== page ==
Chex Quest won both the Golden Reggie Award for Promotional Achievement[4] and the Golden EFFIE Award for Advertising Effectiveness.[4][5]

Story[edit | edit source]

Zorching a Flemoid.

Set on a distant planet named Bazoik, the game follows the Chex Warrior, a humanoid in an anthropomorphic piece of Chex cereal armor, as he fights to eradicate the Flemoid invasion. These slimy, green creatures have infested the planet and captured many helpless citizens whom the Chex Warrior must save.[6] His only weapon is a device called a "zorcher", which teleports his enemies instead of killing them. The game starts at the landing pad of the research facility on Bazoik, after which the protagonist is teleported to the storage facility. The other levels include the laboratory, the arboretum, and finally, the underground caverns of Bazoik, where the Flemoids seem to be making a home for themselves.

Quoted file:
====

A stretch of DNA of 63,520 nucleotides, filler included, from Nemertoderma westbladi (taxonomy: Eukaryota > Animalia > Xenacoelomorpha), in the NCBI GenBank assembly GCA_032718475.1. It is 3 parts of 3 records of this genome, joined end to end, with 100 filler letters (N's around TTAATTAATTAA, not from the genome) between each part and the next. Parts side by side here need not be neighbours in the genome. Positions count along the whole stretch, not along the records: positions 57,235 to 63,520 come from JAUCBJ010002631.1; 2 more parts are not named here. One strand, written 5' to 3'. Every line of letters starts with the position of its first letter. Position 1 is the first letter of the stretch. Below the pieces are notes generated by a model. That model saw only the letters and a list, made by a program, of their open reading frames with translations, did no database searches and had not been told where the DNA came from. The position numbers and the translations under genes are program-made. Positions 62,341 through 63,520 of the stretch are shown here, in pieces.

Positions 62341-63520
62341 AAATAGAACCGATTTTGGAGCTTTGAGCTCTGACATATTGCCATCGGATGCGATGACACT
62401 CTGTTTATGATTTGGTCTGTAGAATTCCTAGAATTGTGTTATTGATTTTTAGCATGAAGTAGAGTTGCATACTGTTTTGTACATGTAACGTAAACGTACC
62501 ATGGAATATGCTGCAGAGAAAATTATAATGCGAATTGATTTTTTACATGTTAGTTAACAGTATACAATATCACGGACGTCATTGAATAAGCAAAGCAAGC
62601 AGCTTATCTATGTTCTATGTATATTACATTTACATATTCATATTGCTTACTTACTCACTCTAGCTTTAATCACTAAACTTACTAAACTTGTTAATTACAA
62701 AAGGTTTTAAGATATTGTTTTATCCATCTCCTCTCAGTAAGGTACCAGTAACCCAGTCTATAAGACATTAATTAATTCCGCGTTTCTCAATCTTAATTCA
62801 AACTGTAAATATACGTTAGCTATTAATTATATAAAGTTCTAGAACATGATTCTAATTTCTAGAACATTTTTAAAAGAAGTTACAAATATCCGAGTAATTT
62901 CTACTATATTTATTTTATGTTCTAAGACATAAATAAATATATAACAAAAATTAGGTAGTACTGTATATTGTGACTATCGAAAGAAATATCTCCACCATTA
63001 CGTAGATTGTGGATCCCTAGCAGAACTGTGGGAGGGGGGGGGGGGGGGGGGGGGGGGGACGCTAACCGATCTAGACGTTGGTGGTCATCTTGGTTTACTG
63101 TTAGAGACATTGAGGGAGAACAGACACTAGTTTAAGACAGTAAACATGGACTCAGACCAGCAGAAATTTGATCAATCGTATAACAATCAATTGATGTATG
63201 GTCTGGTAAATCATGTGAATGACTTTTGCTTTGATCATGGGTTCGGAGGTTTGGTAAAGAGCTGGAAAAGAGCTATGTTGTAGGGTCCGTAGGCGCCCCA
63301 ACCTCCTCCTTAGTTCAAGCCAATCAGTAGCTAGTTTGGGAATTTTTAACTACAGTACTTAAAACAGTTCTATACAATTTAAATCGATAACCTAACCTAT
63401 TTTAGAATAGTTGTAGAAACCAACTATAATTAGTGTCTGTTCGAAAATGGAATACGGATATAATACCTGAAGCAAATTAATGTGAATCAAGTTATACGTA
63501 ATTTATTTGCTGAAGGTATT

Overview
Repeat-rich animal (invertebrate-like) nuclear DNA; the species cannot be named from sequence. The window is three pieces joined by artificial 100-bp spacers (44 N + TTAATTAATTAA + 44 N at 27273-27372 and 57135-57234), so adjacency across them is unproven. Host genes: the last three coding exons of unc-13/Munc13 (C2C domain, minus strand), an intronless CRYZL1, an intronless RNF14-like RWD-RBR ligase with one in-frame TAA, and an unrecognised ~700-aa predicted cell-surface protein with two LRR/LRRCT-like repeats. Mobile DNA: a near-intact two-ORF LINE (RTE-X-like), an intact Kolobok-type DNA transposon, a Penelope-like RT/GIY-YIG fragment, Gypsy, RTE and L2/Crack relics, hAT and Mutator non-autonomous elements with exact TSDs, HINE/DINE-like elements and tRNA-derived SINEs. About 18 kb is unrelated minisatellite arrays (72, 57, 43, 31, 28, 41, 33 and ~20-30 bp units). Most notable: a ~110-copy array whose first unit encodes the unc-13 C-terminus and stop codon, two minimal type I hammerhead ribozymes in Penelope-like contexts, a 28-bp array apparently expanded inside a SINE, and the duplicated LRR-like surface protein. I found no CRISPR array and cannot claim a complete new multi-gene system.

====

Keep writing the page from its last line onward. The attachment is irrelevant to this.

Relations to Doom[edit | edit source]

Some parameters used to start Doom are also used to start Chex Quest. Despite Chex Quest's major changes from its predecessor, there are still a few remaining relics (e.g. levels from other Ultimate Doom episodes and some in-game text).

While Doom has a cheat code scheme in which every cheat starts with 'ID', the codes in Chex Quest are based on the names of the people in the production crew of the game, with a few exceptions. PC speaker sound effects from the DOS version of Doom have been modified and are used in Chex Quest. Whereas Doom is rated M for Mature, Chex Quest was made to be a child-friendly game for all audiences. Nearly every graphic and sound effect from Doom has been replaced, from textures to enemies to weapons.